“If you think of it from the consumer’s perspective, they look at any content being created by a brand with a fair amount of cynicism and scepticism. When it comes from a distribution partner or from a publisher, they realise that there's a certain stamp of authority from the publisher itself. We thought of TVF because we had earlier worked with them for Cubicles, and if you have faith in a group of people who can deliver results for you, it makes sense for you to at least try out a couple of other formats with them. So it was a fairly organic decision to go with them.”

He said that this model has not been done before where a brand has created content and then the content went to a digital platform. So there was actually benefit and experimentation for both sides.

Having launched Cubicles in the past with the same publisher, the brand had garnered close to two crore views across the five episodes with 20,000 comments and a like to dislike ratio of about 52:1.

Considering these are a good number for engagement and with qualitative research and quantitative research showing positive results for the brand in terms of consideration, the brand expects #BreakTheBias to have the same positive impact.

“We're in the middle of the campaign, and the results make me feel confident that we are largely in the positive direction,” said Sanyal.

As unprecedented times call for change in strategies and being a firm believer of content, the brand hasn’t changed its content strategy and is still on the path of thinking about the consumers first.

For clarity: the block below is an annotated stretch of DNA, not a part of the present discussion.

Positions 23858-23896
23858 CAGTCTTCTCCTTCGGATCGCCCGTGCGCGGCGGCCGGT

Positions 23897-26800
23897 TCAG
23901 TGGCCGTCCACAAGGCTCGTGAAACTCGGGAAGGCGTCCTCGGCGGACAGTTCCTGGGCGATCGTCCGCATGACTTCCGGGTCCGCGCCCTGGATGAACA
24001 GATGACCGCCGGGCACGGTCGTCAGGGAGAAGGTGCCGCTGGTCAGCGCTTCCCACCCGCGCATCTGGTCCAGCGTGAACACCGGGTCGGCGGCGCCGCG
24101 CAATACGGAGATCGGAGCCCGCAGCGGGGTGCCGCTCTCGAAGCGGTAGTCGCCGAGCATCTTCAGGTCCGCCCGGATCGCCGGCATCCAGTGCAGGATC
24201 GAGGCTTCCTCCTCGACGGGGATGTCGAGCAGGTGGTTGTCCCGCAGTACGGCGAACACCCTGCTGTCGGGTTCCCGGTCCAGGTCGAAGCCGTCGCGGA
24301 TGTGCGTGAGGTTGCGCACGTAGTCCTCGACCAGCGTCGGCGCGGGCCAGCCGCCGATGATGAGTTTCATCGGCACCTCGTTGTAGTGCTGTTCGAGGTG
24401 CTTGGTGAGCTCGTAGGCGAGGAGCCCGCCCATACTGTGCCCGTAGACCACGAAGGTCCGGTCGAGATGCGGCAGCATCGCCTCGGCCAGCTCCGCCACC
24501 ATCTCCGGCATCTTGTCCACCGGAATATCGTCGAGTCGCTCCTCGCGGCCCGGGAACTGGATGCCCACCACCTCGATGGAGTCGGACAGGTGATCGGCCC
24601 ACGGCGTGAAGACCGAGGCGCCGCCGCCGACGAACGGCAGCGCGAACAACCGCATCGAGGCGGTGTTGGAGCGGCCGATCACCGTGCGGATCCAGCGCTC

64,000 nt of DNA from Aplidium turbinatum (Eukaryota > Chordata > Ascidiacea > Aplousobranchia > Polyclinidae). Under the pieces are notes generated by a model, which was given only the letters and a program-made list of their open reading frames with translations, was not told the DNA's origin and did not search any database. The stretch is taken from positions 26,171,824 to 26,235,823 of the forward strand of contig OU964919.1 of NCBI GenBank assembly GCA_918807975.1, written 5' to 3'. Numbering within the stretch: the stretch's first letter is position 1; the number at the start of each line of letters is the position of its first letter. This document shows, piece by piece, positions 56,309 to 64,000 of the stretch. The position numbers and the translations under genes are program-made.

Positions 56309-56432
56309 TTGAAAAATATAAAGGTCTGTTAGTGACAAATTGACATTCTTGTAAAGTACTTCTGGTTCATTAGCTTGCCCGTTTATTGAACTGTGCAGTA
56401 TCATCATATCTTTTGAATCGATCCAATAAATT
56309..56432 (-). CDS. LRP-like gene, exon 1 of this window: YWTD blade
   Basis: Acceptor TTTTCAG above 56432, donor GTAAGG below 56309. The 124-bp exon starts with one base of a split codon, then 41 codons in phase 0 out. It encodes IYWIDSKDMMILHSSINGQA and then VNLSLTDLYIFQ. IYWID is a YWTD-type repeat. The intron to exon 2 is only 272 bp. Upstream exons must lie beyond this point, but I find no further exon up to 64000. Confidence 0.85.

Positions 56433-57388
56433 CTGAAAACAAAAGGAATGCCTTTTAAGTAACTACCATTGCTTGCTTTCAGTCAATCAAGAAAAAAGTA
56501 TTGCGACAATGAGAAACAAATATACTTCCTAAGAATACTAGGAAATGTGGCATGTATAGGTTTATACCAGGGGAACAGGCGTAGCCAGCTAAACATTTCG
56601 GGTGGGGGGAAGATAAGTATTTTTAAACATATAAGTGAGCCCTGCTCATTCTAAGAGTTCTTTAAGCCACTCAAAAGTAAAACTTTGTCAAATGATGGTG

He said that unless there is a genuine consumer concern to address, the brand will rather choose to stay silent.

“Our content has always followed that kind of a strategy to solve the real problem that exists and not to just invent a problem for the sake of pushing the products. Right now, a brand can’t really be gimmicky, opportunistic and if one doesn’t have something relevant to show, it is better to stay quiet. So at this point of time, it's very, very important for brands to be very thoughtful, and be responsible about their communication. And even when they are trying to get engagement, they just have to keep empathy in their mind. They had to be in their consumer’s shoes and think about it from their perspective,” he added.

Many experts believe in increasing the frequency of content to continuously engage with the audiences in some way or the other during times like this. But Sanyal believes that a lot of brands would mistake the idea of content marketing as a frequency game.

“That's not really the case because people are getting more and more indifferent. Every brand is trying to talk to everybody so many times. So unless you have something important and relevant to say, you can't really communicate to people because people are looking at things from their perspective. And unless you can solve their problem, you are only creating more panic and noise in their life. If you can do this with relevance and with frequency, it's a great formula,” he added. 

He advised BFSI brands to stay away from jargons. There is no room for misperception. So that's like a further responsibility—to have sensible communication for BFSI brands.

Having already explored multiple kinds of content formats with Dancing Uncle Cubicles and #GoalDiggers with Vogue in the past, the brand believes in experimentation.

It is also thinking of doing content on the audio side.

Asked if it plans to explore podcast, he said, “Podcasts have been done for a long time but Indian audiences have still not fully warmed up to the audio format. These past few weeks have however set the ball rolling on the video podcast front and I'm observing a lot more interest in this space. I strongly believe that whether audio or video, there is room for disruption here.”

At this point of time, when everyone is being very careful about how budgets are being utilised, DSP Mutual Fund is trying to listen to what people's problems are, while spending a lot of time and engaging with its investors, distributors, scanning its social media, and doing primary research-oriented activities.

Content@BuzzInContent.com